Clinical trial

Any investigation in human subjects intended to discover or verify the clinical, pharmacological and/or other pharmacodynamic effects of an investigational product(s), and/or to identify any adverse reactions to an investigational product(s), and/or to study absorption, distribution, metabolism, and excretion of an investigational product(s) with the object of ascertaining its safety and/or efficacy.
The terms clinical trial and clinical study are synonymous.
Clinical trials are generally divided into Phases I-IV. It is not possible to draw clear distinctions between these phases, and different opinions about details and methodology do exist. However, the individual phases, based on their purposes as related to the clinical development of pharmaceutical products, can be briefly defined as follows:
Phase I. These are the first trials of a new active ingredient or new formulations in humans, often carried out in healthy volunteers. Their purpose is to make a preliminary evaluation of safety, and an initial pharmacokinetic/ pharmacodynamic profile of the active ingredient.
Phase II. The purpose of these therapeutic pilot studies is to determine activity and to assess the short-term safety of the active ingredient in patients suffering from a disease or condition for which it is intended. The trials are preformed in a limited number of subjects and are often, at a later stage, of a comparative (e.g. placebo-controlled) design. This phase is also concerned with the determination of appropriate dose ranges/ regimens and (if possible) the clarification of dose-response relationships in order to provide an optimal background for the design of extensive therapeutic trials.
Phase III. This phase involves trials in large (and possibly varied) patient groups for the purpose of determining the short- and long-term safety-efficacy balance of formulation(s) of the active ingredient, and assessing its overall and relative therapeutic value. The pattern and profile of any frequent adverse reactions must be investigated, and special features of the product must be explored (e.g. clinically relevant drug interactions, factors leading to differences in effect, such as age). The trials should preferably be randomized double-blind, but other designs may be acceptable, e.g. long-term safety studies. In general, the conditions under which the trials are conducted should be as close as possible to the normal conditions of use.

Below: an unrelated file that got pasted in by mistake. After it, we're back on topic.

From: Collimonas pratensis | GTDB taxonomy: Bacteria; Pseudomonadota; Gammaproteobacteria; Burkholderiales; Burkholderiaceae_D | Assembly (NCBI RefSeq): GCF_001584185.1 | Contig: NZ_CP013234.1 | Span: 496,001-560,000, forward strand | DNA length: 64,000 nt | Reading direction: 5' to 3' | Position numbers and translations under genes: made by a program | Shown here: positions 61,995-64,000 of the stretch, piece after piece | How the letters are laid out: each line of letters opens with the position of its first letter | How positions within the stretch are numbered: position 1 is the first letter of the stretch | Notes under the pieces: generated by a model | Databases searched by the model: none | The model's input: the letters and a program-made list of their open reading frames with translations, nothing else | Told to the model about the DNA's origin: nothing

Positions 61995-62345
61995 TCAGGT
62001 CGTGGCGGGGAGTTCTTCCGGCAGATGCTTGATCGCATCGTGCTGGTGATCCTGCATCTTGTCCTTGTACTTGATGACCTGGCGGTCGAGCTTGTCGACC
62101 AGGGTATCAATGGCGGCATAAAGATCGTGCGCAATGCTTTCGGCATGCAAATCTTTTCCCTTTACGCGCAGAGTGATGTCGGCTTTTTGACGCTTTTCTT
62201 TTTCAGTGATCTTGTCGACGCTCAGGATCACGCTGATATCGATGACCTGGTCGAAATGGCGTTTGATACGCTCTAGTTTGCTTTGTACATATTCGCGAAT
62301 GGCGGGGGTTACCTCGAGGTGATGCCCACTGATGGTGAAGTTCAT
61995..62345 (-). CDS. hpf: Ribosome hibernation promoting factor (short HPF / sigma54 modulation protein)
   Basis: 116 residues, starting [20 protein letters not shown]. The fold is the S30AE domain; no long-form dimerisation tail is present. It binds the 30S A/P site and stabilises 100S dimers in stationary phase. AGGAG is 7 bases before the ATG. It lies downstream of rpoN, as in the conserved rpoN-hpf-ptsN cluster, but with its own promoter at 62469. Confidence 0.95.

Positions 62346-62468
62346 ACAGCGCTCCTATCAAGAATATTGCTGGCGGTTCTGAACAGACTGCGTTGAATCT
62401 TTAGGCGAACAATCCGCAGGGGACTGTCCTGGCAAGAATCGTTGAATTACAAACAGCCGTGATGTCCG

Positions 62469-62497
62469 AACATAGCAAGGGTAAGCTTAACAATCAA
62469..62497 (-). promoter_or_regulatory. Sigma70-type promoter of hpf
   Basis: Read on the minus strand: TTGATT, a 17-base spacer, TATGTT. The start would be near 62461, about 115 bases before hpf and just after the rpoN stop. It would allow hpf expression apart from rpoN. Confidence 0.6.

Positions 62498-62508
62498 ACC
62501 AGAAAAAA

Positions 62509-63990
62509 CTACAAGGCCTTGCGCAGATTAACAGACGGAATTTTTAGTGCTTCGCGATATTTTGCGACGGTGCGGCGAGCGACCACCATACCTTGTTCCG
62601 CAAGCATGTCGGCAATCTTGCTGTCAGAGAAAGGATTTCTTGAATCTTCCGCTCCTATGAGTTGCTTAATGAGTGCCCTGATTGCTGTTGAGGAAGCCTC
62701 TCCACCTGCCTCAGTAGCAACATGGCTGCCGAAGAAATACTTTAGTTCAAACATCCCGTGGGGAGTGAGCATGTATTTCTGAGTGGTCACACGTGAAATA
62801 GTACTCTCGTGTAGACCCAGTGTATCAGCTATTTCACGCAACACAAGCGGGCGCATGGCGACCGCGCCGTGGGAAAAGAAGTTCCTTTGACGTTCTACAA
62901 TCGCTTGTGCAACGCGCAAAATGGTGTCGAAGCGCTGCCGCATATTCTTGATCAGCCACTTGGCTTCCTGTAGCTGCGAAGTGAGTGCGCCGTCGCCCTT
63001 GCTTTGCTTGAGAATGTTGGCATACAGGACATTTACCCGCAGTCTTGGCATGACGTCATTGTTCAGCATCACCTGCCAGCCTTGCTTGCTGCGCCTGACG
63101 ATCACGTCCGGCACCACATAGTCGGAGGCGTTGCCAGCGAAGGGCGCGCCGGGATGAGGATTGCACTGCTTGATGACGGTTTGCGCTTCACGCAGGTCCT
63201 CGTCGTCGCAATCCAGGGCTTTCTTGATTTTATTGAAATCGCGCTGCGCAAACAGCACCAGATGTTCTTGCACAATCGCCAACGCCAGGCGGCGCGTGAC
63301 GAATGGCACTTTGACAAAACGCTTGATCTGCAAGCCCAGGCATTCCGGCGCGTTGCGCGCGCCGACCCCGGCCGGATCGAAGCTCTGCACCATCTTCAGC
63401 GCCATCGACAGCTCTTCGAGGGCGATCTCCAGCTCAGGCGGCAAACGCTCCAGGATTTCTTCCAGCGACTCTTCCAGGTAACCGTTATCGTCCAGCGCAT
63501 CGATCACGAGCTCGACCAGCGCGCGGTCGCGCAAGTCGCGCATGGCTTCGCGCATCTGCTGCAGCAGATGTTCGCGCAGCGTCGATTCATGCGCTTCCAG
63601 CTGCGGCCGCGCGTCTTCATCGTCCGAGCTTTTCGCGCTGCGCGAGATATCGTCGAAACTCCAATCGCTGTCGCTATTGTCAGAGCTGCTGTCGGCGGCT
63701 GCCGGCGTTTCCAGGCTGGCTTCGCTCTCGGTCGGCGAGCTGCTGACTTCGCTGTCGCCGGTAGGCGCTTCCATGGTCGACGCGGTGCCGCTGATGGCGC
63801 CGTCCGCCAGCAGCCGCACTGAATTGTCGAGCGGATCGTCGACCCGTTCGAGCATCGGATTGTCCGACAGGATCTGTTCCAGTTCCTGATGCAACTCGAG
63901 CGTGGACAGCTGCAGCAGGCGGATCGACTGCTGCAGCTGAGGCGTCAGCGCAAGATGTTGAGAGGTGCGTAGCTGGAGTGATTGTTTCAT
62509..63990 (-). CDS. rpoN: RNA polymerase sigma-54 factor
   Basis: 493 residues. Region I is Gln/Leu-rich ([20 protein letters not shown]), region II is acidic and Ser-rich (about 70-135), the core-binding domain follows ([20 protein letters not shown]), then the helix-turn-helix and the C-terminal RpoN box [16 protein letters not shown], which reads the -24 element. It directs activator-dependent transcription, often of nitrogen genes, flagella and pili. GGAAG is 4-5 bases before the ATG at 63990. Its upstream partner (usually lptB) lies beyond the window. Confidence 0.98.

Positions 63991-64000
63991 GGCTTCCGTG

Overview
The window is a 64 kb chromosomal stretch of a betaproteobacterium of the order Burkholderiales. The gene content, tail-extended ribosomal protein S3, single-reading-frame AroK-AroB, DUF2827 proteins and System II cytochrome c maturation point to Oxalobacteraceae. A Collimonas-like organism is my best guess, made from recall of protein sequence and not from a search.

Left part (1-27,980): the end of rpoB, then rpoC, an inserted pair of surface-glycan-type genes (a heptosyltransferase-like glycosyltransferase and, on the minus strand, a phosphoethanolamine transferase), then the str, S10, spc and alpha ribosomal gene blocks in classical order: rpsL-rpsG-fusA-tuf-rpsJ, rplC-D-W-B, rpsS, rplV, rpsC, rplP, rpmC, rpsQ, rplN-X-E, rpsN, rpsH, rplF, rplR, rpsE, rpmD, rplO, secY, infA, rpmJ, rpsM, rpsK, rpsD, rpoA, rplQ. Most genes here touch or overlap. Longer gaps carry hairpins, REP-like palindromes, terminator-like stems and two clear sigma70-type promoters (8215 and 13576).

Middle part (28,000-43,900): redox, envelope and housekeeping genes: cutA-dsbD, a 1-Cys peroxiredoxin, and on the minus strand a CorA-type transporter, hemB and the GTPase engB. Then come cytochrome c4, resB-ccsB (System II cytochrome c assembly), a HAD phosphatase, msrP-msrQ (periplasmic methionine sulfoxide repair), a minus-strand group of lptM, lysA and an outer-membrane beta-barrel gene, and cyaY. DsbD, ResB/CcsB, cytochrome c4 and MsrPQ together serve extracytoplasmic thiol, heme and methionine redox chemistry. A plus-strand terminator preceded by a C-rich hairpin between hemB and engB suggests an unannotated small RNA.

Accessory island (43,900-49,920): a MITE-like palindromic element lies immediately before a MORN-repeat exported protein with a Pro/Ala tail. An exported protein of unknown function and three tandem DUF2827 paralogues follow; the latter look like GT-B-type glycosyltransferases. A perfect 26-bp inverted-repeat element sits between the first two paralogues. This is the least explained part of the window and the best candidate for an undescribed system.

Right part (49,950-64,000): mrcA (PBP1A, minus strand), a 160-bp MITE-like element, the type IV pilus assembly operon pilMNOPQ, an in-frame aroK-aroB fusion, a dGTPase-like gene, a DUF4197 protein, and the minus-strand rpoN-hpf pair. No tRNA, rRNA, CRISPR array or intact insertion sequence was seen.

Phase IV. In this phase studies are performed after the pharmaceutical product has been marketed. They are based on the product characteristics on which the marketing authorization was granted and normally take the form of post-marketing surveillance, and assessment of therapeutic value or treatment strategies. Although methods may differ, the same scientific and ethical standards should apply to Phase IV studies as are applied in premarketing studies. After a product has been placed on the market, clinical trials designed to explore new indications, new methods of administration or new combinations, etc., are normally regarded as trials of new pharmaceutical products.
Synonym: Clinical study